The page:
June 1, 2006
By Mary Ellen Kuhn
The candy category is gaining a firm foothold in nontraditional retail locations.
Much of the buzz in the candy business this spring has focused on the fact that Home Depot is introducing candy sets within its sprawling stores. That a giant retailer like Home Depot is selling candy along with sinks, studs and ceiling tiles is a welcome development for confectionery vendors — not to mention candy-craving do-it-yourselfers nationwide. But it’s only the latest example of a nonfood retailer opting to try its hand at candy merchandising.
Consumer electronics retailer Circuit City took the sweet plunge nearly two years ago. FedEx Kinko’s introduced candy sets in more than 600 business centers in March, and it’s currently expanding the rollout to nearly all of its 1,300 U.S. locations. Michaels craft and hobby stores began catering to candy lovers eight years ago, and this year the chain increased the space allocation for both everyday and seasonal candy.
Candy sales have never been confined strictly to supermarkets, drug stores, mass merchandisers and convenience stores. In the past couple of years, however, candy’s reach into nontraditional channels has expanded substantially. Jim Corcoran, vice president of trade relations for the Washington, D.C.-based National Confectioners Association, credits manufacturers, brokers and distributors with spreading the confectionery gospel and estimates candy sales growth in nontraditional channels at 10 percent annually.
“They have convinced [nontraditional] retailers that space devoted to candy returns real money, and retailers are listening,” says Corcoran. “It makes all the sense in the world.”
Make that dollars and sense: “We project that in 2006, candy sales in all of these nontraditional, national-chain retailers will approach $1 billion,” says Corcoran. He adds that it’s hard to gauge the total because the definition of “nontraditional” or “alternate-channel” retailer is a bit fuzzy. He notes, for example, that his estimate of nearly $1 billion does not include candy sales in dollar stores, movie theaters or video stores, but does factor in hardware stores, book stores, garden shops and party goods retailers, to cite just a few examples.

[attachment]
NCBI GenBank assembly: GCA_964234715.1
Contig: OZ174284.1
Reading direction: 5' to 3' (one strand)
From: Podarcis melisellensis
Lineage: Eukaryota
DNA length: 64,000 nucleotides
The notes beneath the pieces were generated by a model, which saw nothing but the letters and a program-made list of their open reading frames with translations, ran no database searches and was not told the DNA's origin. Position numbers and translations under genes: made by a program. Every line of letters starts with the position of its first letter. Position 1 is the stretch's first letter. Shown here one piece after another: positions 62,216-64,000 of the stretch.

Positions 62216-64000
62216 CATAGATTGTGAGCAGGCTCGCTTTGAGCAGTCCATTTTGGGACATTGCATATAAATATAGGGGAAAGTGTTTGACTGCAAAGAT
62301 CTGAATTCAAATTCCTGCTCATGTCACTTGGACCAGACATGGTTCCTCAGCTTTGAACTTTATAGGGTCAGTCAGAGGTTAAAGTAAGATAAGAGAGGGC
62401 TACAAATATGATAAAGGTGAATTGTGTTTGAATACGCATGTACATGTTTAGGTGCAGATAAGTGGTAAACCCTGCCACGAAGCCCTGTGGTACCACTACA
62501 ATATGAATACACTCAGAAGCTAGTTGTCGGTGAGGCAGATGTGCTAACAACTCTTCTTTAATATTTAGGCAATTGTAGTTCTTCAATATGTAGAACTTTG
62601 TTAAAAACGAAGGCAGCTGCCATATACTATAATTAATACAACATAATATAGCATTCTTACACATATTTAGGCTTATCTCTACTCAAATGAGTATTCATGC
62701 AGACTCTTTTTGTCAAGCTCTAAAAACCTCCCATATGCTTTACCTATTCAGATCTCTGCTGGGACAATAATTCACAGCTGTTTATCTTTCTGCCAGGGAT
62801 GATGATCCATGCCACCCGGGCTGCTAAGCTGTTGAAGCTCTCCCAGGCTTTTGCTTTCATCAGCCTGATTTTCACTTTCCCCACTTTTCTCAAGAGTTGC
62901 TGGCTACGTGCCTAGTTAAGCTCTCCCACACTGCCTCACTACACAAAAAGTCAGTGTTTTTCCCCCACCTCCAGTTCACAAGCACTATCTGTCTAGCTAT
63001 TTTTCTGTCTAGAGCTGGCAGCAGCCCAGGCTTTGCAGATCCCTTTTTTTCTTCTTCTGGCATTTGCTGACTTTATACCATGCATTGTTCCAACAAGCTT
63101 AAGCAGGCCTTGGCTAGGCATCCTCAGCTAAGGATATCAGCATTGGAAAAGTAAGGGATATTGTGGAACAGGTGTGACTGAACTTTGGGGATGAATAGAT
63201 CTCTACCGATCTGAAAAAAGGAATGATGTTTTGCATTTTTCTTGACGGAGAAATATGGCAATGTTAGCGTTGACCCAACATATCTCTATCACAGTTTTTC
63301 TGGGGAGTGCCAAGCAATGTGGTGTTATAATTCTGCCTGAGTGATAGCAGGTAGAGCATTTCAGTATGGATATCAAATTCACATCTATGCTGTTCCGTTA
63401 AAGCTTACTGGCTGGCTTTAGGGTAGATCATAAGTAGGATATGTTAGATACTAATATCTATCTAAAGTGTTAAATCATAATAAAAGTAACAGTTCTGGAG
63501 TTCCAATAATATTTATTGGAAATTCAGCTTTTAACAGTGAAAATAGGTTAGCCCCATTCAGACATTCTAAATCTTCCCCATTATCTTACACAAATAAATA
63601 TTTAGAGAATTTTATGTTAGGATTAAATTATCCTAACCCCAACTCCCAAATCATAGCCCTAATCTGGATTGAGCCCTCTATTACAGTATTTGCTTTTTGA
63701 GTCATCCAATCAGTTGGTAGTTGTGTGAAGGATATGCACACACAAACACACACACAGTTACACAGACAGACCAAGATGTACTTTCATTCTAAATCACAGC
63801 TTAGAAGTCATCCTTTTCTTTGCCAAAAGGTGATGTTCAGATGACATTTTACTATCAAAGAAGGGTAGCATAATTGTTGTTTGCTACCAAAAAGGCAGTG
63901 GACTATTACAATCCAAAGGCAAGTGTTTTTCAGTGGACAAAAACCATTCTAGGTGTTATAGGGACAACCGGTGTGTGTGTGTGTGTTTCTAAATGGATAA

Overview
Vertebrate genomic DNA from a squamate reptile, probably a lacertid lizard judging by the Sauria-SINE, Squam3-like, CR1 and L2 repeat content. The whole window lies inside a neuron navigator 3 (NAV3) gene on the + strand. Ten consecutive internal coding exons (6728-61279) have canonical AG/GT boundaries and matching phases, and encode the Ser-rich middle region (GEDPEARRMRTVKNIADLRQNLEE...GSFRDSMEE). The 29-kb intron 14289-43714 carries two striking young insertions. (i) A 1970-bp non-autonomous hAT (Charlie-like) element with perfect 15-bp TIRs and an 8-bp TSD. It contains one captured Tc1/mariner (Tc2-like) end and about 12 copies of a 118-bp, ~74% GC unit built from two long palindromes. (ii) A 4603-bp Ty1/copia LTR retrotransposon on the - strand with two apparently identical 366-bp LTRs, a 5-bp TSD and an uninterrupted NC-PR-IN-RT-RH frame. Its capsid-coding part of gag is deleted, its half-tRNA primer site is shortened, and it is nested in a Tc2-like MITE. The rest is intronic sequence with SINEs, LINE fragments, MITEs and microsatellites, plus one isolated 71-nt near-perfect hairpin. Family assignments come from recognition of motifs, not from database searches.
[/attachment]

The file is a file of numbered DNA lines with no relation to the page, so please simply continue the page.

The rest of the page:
The definition of “alternate” or “nontraditional” may be vague, but what is clear is that U.S. consumers shop frequently in such channels. Nearly half of U.S. households visited electronics stores in 2005, 46 percent shopped in the office supply channel, and 30 percent or more patronized book stores, automotive supply stores and pet stores, according to the 2006 “Channel Blurring and Consumer Trends” study from Schaumburg, Ill.-based ACNielsen.
Sweet revenue potential
With a profit margin that averages from 35 percent to 50 percent and a strong ability to stimulate impulse purchases, candy’s appeal to alternate-channel retailers is easy to understand.
“Retailers are looking for extra dollars,” says Warren Coopersmith, president and chief executive officer of Landover, Md.-based specialty market distributor Marjack Co. He adds that vendors — many of whom have sales teams that focus specifically on alternate channels — have improved their ability to target this class of trade. “Manufacturers are starting to work a little bit better together,” says Coopersmith.